Apa Bico


Savoury Dumpling

A popular snack at Macanese gatherings in the past. This delicious savoury has yet to be reintroduced to many younger Macanese.

Here are three recipes.

Apa Bico by Cecília Jorge, Projecto Memória Macaense, Gastronomia Macaense created by created by Rogério P.D. da Luz. Click HERE to read the original article (in Portuguese)


500g rice flour
50ml water
2 tbsp lard
salt to taste

Bring the water with the lard and a pinch of salt to the boil and let it boil. Add the flour all at once, mixing very well, until the dough is cooked. Leave to cool and knead until softened.
Divide the dough into balls about the size of a walnut, form a hole in the middle, pressing with your thumb. Fill the balls with the meat filling, closing again, and forming a beak by squeezing it with your thumb and index finger.
Place the apabicos well spaced on a plate with a sieve greased with oil, and cook in a bain-marie. They are served very hot, accompanied by small plates of soy sauce, seasoned with pepper and sesame oil, and chilli sauce or chili misó (lát-tchiu çheong).


250g pork
chung-tchoi (salted vegetable)
1 tbsp ha mâi (dried prawns)
3 stalks spring onions
soy sauce
salt, pepper to taste

Chop the pork well, season with a little salt and pepper. Wash and finely chop the salted vegetable or daikon. Scald them in hot water, let the dried shrimp soften, then rinse in cold water and drain.
In a pan, fry the chives in lard (or oil) and add the pork, letting it cook.
Add the salted vegetable or daikon, turning from time to time so it doesn’t burn, and then the prawns and a tablespoon of soy sauce. Add one or two tablespoons of water. Leave to cook for three to four minutes in a covered pan.

Apa Bico from Maria Augusta dos Remédios via her daughter Therese Alonço

cups of cold water
3 cups of wheat starch flour
1 tbsp lard
1 tsp salt
225g minced pork or minced pork and veal
6 thin slices of salted turnip (cheung choi)
10 pieces of black cloud ear fungus (nicknamed orelha de rato), finely chopped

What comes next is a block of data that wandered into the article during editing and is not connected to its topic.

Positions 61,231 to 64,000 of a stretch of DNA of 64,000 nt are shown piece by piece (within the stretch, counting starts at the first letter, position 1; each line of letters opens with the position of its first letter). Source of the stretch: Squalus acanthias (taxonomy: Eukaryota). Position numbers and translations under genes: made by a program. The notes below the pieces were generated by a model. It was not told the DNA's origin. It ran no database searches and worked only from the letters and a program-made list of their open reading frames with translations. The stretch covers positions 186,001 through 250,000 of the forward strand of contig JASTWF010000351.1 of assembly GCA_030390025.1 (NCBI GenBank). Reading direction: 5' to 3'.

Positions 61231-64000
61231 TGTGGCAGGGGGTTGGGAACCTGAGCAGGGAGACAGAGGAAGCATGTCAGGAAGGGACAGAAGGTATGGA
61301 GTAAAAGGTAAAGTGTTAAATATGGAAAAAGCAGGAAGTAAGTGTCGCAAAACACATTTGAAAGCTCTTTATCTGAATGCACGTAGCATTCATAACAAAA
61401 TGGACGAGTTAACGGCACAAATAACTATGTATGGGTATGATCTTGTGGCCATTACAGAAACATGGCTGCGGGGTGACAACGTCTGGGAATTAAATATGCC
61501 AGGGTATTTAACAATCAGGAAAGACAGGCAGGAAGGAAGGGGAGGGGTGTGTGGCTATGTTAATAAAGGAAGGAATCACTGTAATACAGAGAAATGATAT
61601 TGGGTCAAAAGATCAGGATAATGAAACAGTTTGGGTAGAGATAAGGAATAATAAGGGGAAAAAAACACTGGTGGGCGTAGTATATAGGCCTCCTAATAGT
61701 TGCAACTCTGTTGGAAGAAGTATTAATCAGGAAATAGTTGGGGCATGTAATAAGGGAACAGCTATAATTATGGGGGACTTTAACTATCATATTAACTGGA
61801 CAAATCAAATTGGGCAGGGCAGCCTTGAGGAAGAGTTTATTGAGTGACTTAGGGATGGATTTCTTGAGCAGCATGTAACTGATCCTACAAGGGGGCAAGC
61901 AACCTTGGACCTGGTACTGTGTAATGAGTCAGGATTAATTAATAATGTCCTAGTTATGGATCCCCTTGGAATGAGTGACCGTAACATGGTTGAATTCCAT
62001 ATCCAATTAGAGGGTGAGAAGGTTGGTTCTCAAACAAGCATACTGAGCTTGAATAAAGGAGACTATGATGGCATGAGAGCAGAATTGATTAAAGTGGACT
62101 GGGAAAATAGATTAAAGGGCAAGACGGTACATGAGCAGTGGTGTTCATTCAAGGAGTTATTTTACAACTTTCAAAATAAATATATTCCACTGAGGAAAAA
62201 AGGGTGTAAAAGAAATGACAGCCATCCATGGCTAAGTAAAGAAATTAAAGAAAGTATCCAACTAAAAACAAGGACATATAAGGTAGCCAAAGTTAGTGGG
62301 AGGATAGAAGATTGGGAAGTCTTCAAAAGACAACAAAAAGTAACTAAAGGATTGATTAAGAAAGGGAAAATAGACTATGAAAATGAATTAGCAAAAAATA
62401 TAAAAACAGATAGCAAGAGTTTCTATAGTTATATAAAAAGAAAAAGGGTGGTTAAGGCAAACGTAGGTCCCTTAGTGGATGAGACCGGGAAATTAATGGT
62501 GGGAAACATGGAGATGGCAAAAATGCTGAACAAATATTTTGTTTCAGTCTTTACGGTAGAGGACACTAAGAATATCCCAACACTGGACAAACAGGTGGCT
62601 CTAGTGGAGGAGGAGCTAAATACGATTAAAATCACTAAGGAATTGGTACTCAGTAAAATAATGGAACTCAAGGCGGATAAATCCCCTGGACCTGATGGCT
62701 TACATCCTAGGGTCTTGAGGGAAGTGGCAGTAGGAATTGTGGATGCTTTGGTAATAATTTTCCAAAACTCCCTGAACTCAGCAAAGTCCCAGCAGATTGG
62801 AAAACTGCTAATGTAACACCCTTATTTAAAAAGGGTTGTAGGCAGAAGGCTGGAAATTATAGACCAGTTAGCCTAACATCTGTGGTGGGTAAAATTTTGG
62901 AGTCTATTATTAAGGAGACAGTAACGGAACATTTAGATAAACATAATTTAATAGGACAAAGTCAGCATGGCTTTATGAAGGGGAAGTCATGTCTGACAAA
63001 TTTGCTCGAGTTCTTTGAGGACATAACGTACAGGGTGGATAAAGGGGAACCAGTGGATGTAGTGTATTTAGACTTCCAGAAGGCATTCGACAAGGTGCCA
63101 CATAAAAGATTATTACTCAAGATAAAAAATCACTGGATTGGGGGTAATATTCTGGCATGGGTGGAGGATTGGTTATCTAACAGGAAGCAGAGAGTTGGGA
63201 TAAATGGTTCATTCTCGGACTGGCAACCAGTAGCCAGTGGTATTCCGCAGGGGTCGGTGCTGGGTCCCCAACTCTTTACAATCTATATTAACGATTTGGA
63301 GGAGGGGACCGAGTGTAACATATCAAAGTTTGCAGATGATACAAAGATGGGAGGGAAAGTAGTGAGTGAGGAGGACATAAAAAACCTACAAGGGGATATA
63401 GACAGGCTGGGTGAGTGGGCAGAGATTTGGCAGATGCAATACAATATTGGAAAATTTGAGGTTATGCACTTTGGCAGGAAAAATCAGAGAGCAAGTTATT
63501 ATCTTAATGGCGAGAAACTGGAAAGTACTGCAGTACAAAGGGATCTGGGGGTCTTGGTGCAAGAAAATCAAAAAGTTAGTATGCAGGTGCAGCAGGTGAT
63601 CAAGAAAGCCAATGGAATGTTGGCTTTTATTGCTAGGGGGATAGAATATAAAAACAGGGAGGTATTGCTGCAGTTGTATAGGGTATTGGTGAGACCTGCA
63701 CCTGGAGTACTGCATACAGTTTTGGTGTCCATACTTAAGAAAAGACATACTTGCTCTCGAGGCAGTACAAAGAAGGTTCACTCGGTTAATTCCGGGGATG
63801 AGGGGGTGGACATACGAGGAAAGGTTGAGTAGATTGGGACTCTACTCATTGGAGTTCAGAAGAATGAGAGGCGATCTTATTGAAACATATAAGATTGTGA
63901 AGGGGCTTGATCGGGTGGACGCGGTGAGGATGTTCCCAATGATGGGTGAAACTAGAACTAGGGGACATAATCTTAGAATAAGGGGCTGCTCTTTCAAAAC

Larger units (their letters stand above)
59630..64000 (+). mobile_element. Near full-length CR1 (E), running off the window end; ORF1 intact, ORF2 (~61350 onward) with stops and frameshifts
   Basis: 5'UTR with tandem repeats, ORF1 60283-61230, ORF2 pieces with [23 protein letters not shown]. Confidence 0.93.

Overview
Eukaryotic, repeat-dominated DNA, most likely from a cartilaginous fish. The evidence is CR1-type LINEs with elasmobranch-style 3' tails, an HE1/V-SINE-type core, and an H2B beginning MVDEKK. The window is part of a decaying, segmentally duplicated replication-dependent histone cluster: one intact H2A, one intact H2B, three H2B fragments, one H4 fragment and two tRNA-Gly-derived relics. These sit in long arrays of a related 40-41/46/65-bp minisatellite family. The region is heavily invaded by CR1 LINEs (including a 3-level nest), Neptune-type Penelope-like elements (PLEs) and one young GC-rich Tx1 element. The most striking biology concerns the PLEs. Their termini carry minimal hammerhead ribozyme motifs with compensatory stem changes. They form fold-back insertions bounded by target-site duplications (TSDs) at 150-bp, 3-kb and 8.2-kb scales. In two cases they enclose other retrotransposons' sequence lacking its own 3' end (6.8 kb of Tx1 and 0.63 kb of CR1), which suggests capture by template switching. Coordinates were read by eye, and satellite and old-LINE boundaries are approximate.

pepper to taste

Pan fry meat with garlic, add the chopped wood fungus, salted turnip and pepper to taste.

Sift the flour and place in a pot over a slow fire, add water, salt and lard, stirring continuously until mixture is thoroughly cooked and becomes dough.

Remove from fire and knead the dough until soft.
Oil the palm of your hand, then take a small quantity of the dough and flatten it on your palm. Add to this a small teaspoon of the meat mixture and then seal by gathering the edges together into a peak pointing upwards.

Grease a pyrex dish thoroughly. Place the first layer of apa bico in, then brush them with a little oil before placing another layer on top. This will prevent them from sticking to each other when they are cooking.

Steam for approximately 1 hour.

Author unknown

1 pkg dried Chung Choi (preserved turnip)
1 pkg wheat starch
½ lb | 225g ground pork
1 tbls black pepper
A dash of Lea & Perrins sauce*
Salt to taste

  • Worcestershire sauce

Soak Chung Choi overnight and rinse out well as this is very salty. Squeeze out all the water from the Chung Choi.

Make as follows in three batches.

In a Cuisinart, chop Chung Choi very fine and fry in a frying pan without any oil until Chung Choi is dry . Add ground pork and cook until done. Add black pepper and a dash of Worcestershire (Lea & Perrins) sauce.

Taste to see if you need to add a little salt. (Usually it is salty enough.) Let it cool.

In a bowl add 1 cup of wheat starch. Scald the wheat starch with 1 cup of boiling water. Combine mixture with a ½ tbls of oil until smooth.

Take a little of the dough and roll into a ball; then flatten out as much as you can without the dough breaking apart.

Put Chung Choi mixture into the middle and fold up into a point (like a little Hershey chocolate kiss). Steam the apa bicos in a steamer for 20 minutes. Serve with soy and hot sauce.

Makes about 150 pieces

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